Laksmana said, “Don’t go in now. He is talking to some people. It’s important.”
“What is there that Rama would hide from me?” said Visvamitra. “I must go in, right now.”
Laksmana said, “I’11 have to ask his permission before I can let you in.”
“Go in and ask then.”
“I can’t go in till Rama comes out. You’ll have to wait.”
“If you don’t go in and announce my presence, I’ll burn the entire kingdom of Ayodhya with a curse,” said Visvamitra.
Laksmana thought, “If I go in now, I’ll die. But if I don’t go, this hotheaded man will burn down the kingdom. All the subjects, all things living in it, will die. It’s better that I alone should die.”
So he went right in.
Rama asked him, “What’s the matter?”
“Visvamitra is here.”
“Send him in.”
So Visvamitra went in. The private talk had already come to an end. Brahma and Vasistha had come to see Rama and say to him, “Your work in the world of human beings is over. Your incarnation as Rama must now he given up. Leave this body, come up, and rejoin the gods.” That’s all they wanted to say.
Laksmana said to Rama, “Brother, you should cut off my head.”
Rama said, “Why? We had nothing more to say. Nothing was left. So why should I cut off your head?”
Laksmana said, “You can’t do that. You can’t let me off because I’m your brother. There’ll be a blot on Rama’s name. You didn’t spare your wife. You sent her to the jungle. I must be punished. I will leave.”
Laksmana was an avatar of Sesa, the serpent on whom Visnu sleeps. His time was up too. He went directly to the river Sarayu and disappeared in the flowing waters.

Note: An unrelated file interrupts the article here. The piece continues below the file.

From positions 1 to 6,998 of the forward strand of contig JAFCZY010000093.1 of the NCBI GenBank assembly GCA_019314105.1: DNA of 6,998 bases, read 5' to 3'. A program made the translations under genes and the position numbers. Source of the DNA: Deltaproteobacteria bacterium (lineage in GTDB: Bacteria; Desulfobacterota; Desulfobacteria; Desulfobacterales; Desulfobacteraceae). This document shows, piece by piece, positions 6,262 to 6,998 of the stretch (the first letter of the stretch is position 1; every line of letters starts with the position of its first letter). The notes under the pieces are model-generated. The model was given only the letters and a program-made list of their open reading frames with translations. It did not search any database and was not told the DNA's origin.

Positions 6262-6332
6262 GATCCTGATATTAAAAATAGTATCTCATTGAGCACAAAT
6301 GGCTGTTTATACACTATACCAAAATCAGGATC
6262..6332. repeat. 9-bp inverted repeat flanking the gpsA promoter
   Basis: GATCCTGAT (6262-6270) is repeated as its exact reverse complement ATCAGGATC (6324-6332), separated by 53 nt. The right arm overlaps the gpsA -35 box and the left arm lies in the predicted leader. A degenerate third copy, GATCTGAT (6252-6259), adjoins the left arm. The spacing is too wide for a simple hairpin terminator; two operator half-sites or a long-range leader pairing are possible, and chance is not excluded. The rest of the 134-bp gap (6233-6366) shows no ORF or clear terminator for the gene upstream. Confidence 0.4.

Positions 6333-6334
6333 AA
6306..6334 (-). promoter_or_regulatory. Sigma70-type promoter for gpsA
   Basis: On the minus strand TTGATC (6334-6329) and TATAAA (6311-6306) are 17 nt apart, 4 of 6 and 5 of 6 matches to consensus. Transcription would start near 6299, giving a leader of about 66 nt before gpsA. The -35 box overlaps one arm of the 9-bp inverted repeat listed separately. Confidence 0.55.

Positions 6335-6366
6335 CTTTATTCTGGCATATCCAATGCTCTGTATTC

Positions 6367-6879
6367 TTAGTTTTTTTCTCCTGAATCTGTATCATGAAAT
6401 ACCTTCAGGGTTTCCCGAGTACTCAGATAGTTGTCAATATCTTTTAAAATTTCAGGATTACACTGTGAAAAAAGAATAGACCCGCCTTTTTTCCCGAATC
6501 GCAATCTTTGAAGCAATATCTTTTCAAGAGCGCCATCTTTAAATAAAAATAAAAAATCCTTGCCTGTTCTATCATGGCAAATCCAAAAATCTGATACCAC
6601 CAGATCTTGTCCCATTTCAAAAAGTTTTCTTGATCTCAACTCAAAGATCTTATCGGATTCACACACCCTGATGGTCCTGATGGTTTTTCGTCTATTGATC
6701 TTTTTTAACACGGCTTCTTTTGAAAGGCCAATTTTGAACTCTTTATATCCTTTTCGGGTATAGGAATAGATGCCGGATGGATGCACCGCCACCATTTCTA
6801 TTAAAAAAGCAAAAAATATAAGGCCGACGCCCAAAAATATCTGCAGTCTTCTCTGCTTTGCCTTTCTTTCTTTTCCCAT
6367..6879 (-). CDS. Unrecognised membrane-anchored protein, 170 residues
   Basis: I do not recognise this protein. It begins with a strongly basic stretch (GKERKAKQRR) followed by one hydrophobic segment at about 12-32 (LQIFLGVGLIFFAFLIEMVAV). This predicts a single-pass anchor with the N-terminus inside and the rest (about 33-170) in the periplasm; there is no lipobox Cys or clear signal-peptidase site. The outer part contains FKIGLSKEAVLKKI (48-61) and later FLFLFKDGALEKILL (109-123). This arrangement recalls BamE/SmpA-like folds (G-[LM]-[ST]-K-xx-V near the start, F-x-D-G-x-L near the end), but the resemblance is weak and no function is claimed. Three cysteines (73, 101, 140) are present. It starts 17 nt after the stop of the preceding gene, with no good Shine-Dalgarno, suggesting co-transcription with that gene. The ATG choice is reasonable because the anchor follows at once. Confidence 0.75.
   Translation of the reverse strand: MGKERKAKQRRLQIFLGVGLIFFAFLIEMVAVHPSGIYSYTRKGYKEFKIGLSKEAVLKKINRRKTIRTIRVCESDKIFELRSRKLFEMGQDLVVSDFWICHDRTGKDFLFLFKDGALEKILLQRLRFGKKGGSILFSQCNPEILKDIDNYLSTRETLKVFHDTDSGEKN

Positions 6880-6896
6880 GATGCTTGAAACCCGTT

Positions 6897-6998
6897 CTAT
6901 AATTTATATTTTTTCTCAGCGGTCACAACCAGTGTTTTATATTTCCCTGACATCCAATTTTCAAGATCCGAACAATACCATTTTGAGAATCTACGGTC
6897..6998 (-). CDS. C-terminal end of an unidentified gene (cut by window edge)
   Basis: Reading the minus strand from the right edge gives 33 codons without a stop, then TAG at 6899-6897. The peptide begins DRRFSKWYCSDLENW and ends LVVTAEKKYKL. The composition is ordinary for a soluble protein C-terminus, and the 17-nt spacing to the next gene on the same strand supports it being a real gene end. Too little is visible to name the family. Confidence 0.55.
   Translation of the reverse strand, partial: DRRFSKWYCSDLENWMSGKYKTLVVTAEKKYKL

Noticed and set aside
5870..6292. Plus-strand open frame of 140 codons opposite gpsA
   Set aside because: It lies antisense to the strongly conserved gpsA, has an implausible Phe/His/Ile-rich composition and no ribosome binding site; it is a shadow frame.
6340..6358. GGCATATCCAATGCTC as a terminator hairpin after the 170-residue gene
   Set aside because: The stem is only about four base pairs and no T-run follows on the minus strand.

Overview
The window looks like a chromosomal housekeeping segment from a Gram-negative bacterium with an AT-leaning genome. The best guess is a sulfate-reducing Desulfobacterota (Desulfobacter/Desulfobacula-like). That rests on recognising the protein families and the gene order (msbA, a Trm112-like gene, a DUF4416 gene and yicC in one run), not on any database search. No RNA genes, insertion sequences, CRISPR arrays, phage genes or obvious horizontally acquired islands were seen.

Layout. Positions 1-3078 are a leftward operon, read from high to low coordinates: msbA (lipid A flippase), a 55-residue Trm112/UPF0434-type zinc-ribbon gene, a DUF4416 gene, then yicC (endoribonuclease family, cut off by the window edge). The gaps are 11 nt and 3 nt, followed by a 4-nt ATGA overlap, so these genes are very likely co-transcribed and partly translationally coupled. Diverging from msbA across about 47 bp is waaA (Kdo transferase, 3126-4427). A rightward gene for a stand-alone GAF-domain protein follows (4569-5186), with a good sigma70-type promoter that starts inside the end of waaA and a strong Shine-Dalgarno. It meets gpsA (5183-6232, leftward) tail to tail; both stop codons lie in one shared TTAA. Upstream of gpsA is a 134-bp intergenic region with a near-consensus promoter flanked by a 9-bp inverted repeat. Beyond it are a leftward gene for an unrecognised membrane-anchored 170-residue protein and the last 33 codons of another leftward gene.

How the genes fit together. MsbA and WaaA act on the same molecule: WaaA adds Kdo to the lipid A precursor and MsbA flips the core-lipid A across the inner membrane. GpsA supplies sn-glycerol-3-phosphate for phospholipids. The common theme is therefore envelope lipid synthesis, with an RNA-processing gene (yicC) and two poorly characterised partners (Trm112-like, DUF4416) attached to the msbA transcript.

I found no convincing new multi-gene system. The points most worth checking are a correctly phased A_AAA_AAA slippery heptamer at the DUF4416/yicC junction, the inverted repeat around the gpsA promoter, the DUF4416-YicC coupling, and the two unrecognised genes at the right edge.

When Laksmana relinquished his body, Rama summoned all his followers, Vibhisana, Sugriva, and others, and arranged for the coronation of his twin sons, Lava and Kusa. Then Rama too entered the river Sarayu.
All this while, Hanuman was in the netherworld. When he was finally taken to the King of Spirits, he kept repeating the name of Rama. “Rama Rama Rama . . .”
Then the King of Spirits asked, “Who are you?”
“Hanuman? Why have you come here?”
“Rama’s ring fell into a hole. I’ve come to fetch it.”
The king looked around and showed him a platter. On it were thousands of rings. They were all Rama’s rings. The king brought the platter to Hanuman, set it down, and said, “Pick out your Rama’s ring and take it.”
They were all exactly the same. “I don’t know which one it is,” said Hanuman, shaking his head.